• Employers may not require, as a condition of providing paid sick time, that an employee search for a find a replacement employee to cover the hours during which the employee is using paid sick time.
  • Employers who violate the paid sick leave requirements or retaliation prohibitions of H.R. 6201 shall be subject to civil penalties under the Fair Labor Standards Act.
  • Same effective dates as Public Health Emergency Leave

II. EMPLOYER TAX CREDITS

  • Payroll Tax Credits -a refundable tax credit worth 100 percent of qualified public health emergency leave wages and qualified paid sick leave wages paid by an employer for each calendar quarter through the end of 2020. The tax credit is allowed against the tax imposed under the employer portion of Social Security and Railroad Retirement payroll taxes. 
  • the public health emergency leave and paid sick leave credits would be increased to include amounts employers pay for the employee’s health plan coverage while they are on leave. Specifically, the bill allows for the credit amounts to be increased by the amount of the employer’s group health plan expenses that are “properly allocated” to the qualified emergency leave and sick leave wages – Comment – this is all likely for your accountant to figure out
  • Excess credit is refundable – The amount of the paid sick leave credit that is allowed for any calendar quarter cannot exceed the total employer payroll tax obligations on all wages for all employees. If the amount of the credit that would otherwise be allowed is so limited, the amount of the limitation is refundable to the employer. Note:  Treasury Dept. might issue guidance on obtaining tax credits in advance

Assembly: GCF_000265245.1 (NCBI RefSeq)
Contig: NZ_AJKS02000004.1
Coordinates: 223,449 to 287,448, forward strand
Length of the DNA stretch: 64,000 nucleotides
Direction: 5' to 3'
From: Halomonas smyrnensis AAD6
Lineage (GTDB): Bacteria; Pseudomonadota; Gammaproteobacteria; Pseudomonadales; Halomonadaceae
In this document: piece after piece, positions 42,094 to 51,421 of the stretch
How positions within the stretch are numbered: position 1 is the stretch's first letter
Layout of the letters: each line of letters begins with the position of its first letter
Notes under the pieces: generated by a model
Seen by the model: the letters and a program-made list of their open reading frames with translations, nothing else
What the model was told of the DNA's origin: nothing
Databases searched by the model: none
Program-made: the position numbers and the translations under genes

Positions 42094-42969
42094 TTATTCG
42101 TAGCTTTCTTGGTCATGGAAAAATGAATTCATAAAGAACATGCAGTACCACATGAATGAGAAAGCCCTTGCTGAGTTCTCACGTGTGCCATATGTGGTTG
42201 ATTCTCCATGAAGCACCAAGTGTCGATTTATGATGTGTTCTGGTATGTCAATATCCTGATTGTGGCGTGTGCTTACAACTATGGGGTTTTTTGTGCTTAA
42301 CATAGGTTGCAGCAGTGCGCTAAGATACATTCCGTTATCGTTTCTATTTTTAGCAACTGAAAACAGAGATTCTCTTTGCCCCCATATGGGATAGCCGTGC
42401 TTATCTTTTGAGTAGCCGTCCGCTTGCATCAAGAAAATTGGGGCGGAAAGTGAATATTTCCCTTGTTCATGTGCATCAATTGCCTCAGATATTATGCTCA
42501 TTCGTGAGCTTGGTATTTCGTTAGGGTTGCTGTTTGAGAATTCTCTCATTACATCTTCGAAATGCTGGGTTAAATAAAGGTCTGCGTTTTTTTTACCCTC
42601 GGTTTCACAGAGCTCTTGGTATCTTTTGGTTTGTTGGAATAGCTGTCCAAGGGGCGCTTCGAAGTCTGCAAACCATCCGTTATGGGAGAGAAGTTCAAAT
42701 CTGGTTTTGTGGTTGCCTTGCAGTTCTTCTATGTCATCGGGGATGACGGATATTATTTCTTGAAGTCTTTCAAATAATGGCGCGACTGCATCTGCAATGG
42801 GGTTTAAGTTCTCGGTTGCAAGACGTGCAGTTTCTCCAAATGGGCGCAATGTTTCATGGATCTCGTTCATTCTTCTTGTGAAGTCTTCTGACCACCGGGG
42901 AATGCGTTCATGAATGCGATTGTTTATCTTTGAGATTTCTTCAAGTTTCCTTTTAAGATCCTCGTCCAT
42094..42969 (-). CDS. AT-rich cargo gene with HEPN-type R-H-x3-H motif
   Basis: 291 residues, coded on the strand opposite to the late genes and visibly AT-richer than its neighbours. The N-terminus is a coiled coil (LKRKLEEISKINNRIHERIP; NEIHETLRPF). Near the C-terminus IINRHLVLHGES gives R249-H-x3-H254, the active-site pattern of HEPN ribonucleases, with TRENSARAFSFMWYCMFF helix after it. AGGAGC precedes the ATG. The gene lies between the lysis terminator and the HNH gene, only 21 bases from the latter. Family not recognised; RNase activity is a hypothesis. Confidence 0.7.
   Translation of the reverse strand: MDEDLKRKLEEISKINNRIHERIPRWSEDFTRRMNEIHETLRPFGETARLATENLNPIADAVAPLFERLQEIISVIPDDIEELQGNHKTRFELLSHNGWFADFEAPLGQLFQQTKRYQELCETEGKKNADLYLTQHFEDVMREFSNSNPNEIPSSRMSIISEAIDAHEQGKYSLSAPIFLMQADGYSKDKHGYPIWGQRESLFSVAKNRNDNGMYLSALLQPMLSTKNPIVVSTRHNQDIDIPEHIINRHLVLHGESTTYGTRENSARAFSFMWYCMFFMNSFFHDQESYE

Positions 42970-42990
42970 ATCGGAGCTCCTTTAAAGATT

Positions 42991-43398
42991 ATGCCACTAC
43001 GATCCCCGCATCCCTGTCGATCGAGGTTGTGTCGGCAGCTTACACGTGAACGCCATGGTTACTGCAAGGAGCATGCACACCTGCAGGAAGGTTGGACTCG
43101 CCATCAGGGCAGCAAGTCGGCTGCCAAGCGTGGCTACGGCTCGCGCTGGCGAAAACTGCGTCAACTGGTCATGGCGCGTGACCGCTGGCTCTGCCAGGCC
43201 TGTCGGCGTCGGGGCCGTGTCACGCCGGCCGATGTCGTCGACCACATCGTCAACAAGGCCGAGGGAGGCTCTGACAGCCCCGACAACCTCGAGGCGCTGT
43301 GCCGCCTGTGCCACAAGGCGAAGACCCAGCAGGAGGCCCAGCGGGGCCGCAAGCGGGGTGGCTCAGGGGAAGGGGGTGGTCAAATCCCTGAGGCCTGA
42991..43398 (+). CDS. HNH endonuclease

III. UNEMPLOYMENT INSURANCE RELATED

  • Appropriation of funds for states who want to establish work-sharing programs that permit employers to reduce employee hours rather than laying them off. Under such programs, employees would receive partial unemployment benefits to offset the wage loss
  • $1 billion in emergency administration grants to states in the Unemployment Trust Fund. States are directed to demonstrate steps toward easing eligibility requirements and expand access to unemployment compensation for claimants directly impacted by COVID-19

IV. OTHER COMMUNITY BENEFITS

  • $400 million for local food banks
  • $250 million for food to home bound seniors
  • No cost or cost-sharing for CV testing
  • Funds for WIC recipients who have lost job as a result of CV
  • Funds to allow states to provide electronic benefit transfers for food assistance for families with children who receive free or reduced-price lunch